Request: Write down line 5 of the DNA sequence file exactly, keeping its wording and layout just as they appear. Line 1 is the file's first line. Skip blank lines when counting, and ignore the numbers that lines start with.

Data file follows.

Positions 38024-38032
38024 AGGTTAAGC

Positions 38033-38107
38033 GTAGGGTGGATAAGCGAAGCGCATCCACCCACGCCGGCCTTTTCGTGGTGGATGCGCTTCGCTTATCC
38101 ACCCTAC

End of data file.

38101 ACCCTAC